Comments on watching and making films.

Tuesday, December 30, 2008

The Curious Case of Benjamin Button

David Fincher is one of the great director's of his generation. Although he hasn't made that many films, as compared to the filmmakers that started coming out around his time (Steven Soderbergh, Richard Linklater, Kevin Smith), all of his films (short of the studio cannibalised  Alien 3) have been amazing works of art. He has made countless television commercials and music videos, and continues to expand his visual grammar. With The Curious Case of Benjamin Button, though, he's brought a softer edged humanity to his story telling, with the help of source material by F. Scott Fitzgerald.

Button is the story of one man's life, lived physically in reverse. He is born the average weight and size of a new born, but with all of the characteristics of a man well into his eighties. He spends his early life fighting geriatric ailments, living in an old folks home, and believing himself to be just like those around him. As he grows older, though, he grows physically younger, feeling constantly out of place as he maneuvers his way through an ever changing world. He constantly opens himself up to new encounters, and new loves, but is always forced to give up those things which he loves the most.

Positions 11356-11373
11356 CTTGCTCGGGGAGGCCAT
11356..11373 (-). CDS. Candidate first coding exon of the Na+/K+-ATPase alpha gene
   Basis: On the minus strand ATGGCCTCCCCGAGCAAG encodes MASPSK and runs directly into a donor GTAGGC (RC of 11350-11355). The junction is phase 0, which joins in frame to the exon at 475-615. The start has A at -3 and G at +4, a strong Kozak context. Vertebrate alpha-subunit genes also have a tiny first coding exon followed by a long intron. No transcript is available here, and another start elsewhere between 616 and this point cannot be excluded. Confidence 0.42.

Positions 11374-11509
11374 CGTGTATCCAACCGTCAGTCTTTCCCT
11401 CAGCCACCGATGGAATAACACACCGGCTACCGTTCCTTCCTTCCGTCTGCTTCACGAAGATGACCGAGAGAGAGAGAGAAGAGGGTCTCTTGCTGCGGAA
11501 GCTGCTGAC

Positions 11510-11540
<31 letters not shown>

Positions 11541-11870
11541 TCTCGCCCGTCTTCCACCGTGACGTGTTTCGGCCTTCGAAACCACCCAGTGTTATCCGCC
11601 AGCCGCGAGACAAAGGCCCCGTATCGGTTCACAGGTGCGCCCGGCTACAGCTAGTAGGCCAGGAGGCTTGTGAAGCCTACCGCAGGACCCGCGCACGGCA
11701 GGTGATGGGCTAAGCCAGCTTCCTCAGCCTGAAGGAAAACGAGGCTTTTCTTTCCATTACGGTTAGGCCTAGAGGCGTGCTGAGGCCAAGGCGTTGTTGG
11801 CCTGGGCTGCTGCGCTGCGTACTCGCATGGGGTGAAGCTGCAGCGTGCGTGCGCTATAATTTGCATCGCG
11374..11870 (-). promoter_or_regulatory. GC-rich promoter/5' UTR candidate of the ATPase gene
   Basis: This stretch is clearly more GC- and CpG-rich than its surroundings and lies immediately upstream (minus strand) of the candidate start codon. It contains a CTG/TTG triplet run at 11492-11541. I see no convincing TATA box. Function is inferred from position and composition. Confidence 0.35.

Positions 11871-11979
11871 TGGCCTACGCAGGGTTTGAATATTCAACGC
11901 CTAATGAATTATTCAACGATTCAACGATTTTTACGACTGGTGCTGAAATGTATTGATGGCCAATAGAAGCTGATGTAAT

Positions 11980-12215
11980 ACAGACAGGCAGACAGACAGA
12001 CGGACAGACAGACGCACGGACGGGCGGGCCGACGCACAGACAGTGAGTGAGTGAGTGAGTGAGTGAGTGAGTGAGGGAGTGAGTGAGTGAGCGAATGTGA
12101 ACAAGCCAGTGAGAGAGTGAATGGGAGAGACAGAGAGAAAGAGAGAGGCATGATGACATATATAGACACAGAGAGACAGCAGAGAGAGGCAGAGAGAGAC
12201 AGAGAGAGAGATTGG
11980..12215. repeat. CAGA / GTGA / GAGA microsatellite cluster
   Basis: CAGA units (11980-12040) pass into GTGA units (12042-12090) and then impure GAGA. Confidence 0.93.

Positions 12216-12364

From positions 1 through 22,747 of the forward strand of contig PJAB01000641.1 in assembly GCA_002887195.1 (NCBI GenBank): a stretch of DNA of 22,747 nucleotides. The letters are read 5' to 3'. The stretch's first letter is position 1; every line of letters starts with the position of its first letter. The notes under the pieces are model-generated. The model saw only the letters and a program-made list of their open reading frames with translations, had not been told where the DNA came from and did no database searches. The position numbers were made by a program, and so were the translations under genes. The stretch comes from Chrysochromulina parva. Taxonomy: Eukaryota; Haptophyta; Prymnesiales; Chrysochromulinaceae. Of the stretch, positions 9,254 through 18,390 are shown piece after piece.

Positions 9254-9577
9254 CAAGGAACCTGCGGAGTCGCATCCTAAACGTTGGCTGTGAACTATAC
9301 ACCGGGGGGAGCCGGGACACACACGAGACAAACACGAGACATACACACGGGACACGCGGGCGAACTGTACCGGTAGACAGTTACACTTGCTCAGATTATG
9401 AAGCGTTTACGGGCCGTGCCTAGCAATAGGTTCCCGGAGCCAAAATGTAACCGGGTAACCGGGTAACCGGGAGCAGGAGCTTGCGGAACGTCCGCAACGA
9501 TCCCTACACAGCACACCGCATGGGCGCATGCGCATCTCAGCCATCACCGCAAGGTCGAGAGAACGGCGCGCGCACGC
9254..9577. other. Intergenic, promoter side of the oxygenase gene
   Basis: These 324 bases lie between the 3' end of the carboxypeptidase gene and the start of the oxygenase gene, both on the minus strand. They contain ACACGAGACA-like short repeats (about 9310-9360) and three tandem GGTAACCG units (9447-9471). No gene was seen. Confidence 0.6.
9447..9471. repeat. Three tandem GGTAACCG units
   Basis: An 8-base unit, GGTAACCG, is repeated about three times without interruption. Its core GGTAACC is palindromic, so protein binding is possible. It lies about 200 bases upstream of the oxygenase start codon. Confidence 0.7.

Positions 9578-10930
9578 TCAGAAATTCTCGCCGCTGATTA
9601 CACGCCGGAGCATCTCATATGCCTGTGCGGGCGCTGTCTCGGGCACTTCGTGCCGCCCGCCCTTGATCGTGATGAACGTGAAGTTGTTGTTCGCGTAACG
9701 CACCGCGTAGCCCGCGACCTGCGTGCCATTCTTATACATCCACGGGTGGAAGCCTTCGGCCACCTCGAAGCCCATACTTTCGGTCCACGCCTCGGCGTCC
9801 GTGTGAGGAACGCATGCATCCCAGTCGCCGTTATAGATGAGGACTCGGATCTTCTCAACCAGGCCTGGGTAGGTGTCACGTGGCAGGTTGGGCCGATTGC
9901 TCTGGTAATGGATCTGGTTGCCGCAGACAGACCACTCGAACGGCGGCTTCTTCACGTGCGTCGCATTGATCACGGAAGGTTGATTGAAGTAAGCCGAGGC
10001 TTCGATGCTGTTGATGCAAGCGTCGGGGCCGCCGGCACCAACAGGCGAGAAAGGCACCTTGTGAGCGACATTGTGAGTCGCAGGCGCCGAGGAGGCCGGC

And that is the key to Button. If there is a single message in the film it is that death, and letting go of the things you love the most in life, is a natural part of life. It happens to everyone, and can not be controlled. Button is a heartbreaking film, and, as the title character, Brad Pitt brings an unbelievable earnestness to Benjamin, a simple man who always seems to be happy to simply experience life. Fincher puts on an incredible patina to the entire film, making you feel, more than almost any other film I've ever seen, that you are right there in that moment with Benjamin. Cate Blanchett plays Daisy, Benjamin's life long love interest with absolute honesty and clarity. She is the person you fall in love with, and lose, but you never really lose them in your heart. Benjamin is lucky enough, though, that he and Daisy always seem to find each other.

I think the one thing that surprised me the most about Button, though, was the importance of women in Benjamin's life. You never seem him have any guy friends. There is no real father figure (even his real father never really gets to act the part). The film is, in fact, completely about the women in Benjamin's life - Queenie, the woman who becomes his mother after he's abandoned at birth, Daisy, his life long love, and Elizabeth, a relationship he has while working as a sailor in Russia. Love, in this film, whether familial or romantic, is the number one message of this film - You may get only one chance to seize your moment with someone. If your lucky, and you screw up the first one, you might get a second, but its best to take the chance when you have it. Life doesn't last forever, and whether your young or old, you WILL lose everything and everyone you love in the end. Love them while you have them. Make today the day.

I want to end this review with this phrase that Benjamin writes to his daughter - "If you find yourself living a life your not proud of, I hope you have the strength to start over".

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